Donkey Sanctuary: The sanctuary is just 10 minutes from Kralendijk near the airport, and down the road from Bachelor's Beach. It is the brainchild of Marina Melis, a Dutch woman who has had a lifelong appreciation for donkeys. Distressed to learn that many donkeys had been abandoned, she set up the refuge with her husband in 1993, where more than 600 donkeys now live -- all have been named and receive loving care. There are usually a couple of babies on hand, and visitors can help feed the donkeys. Bring fruit or bread for a special treat for the animals. (Kaya IR. Randolph Statius van Eps, Kralendijk; 599-956-0767; Open daily, 10 a.m. until 5 p.m. Donations welcome.)
Go Fish: Go reef, deep sea or bone fishing with Captain Chris Morkos, who has been fishing Bonaire for more than 40 years. Half- and full-day trips are available through Piscatur Fishing Charters. Everything is supplied including tackle and bait. Pickup at the ship pier is included. Captain Chris speaks fluent English, Dutch, French, Spanish and the regional Papiamento. (Kaya H. J. Pop 4, Kralendijk; 599-717-8774)
Washington Slagbaai National Park: Bonaire's national park occupies the northern tip of the island and is a wild, undeveloped park with diving and snorkeling sites, the highest peak on Bonaire (784 feet), a lighthouse and bird watching (including flamingos). Pickups, vans and Jeeps are best for driving on the rough roads. The drive from where your ship is docked takes about 35 minutes. (599-788-9015; open 8 a.m. until 5 p.m. Entry must be before 2:45 p.m.)
Lac Bay: This bay, a protected cove on the east coast (a half-hour from port), is ideal for windsurfing. Novices will find it especially comforting since there is no way to be blown out to sea. Lessons and rentals are available. Sea kayaking is also here and guided tours of the mangroves are offered through Bonaire Windsurf Place and Jibe City.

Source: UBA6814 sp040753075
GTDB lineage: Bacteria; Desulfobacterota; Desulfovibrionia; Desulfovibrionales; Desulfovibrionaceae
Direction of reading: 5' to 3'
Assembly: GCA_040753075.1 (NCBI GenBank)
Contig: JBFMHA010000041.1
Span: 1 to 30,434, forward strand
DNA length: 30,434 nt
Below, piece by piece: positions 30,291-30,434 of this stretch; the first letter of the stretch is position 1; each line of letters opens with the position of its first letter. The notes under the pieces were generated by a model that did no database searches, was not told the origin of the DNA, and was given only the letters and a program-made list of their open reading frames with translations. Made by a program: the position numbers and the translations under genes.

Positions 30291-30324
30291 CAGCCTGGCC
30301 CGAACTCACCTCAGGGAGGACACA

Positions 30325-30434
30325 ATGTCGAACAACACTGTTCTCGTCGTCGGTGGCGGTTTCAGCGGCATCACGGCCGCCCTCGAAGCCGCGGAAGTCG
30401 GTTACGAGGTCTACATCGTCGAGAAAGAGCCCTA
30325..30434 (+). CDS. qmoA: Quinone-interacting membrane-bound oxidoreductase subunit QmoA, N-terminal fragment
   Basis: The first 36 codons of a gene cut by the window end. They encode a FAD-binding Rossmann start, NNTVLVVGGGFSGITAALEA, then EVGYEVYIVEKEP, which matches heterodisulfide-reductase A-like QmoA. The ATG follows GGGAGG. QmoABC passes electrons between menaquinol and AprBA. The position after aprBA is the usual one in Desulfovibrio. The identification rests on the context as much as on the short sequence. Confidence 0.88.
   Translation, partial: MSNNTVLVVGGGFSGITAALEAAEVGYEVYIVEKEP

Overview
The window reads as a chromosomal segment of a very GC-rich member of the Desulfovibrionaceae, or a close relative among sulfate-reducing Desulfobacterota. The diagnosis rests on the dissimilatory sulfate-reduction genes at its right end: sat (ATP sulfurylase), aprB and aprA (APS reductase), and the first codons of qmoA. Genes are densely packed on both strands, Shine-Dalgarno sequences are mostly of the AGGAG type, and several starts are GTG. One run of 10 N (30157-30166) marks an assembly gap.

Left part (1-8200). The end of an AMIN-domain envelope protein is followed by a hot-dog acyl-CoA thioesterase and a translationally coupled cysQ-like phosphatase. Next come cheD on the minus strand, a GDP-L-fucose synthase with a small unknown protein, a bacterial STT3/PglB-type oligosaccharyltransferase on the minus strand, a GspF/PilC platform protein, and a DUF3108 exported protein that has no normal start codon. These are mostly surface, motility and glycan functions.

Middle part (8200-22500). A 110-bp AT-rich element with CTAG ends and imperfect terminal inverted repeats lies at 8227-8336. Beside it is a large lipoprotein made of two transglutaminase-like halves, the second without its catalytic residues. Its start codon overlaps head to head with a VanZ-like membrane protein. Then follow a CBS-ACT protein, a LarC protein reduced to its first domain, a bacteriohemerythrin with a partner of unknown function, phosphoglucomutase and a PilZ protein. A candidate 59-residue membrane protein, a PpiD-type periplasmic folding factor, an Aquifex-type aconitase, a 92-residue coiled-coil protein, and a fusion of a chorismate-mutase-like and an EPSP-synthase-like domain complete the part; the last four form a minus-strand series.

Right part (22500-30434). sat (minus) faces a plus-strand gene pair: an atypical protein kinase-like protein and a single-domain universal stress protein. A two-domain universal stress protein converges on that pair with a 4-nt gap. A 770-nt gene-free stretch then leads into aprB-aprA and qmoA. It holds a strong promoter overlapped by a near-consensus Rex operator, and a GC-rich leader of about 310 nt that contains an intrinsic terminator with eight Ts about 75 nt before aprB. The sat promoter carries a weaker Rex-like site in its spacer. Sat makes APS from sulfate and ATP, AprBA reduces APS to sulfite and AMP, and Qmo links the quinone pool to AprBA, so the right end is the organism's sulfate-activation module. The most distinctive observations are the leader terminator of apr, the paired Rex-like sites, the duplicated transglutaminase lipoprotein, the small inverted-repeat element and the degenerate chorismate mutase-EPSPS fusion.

Visit a local ranch: The Rancho Washikemba at Kunuku Warahama, also known as Horse Ranch Bonaire, offers two trails for horseback riding: one goes to the beach with a stop for swimming, while the other goes to the mangroves and flamingos with a stop at the caves. Morning tours of the ranch are available from 9 to 11 a.m., and again from 3 to 5 p.m. The ranch is a 15- to 20-minute drive from the cruise port. (Kaya Noorwega 1; 599-788-8668; rides by appointment)
Terramar Museum: Terramar is the passion project of Dutch archaeologist Ruud Stelten, and documents 7,000 years' worth of Southern Caribbean history. Housed in a greatly renovated historical building more than a century old, the museum's exhibits tell a story of indigenous tribes, slavery, colonialism and life on the island and surrounding islands. The museum is within a short walking distance of the port; spend about 45 minutes here exploring both levels (there are arrows that take you throughout the entire museum). A discount on the $10 admission can be found by grabbing coupon vouchers at downtown vendors like It Rains Fishes restaurant. (2 Kaya Isla Riba; 599-717-0423; open 9 a.m. to 6 p.m. and closed on Sundays)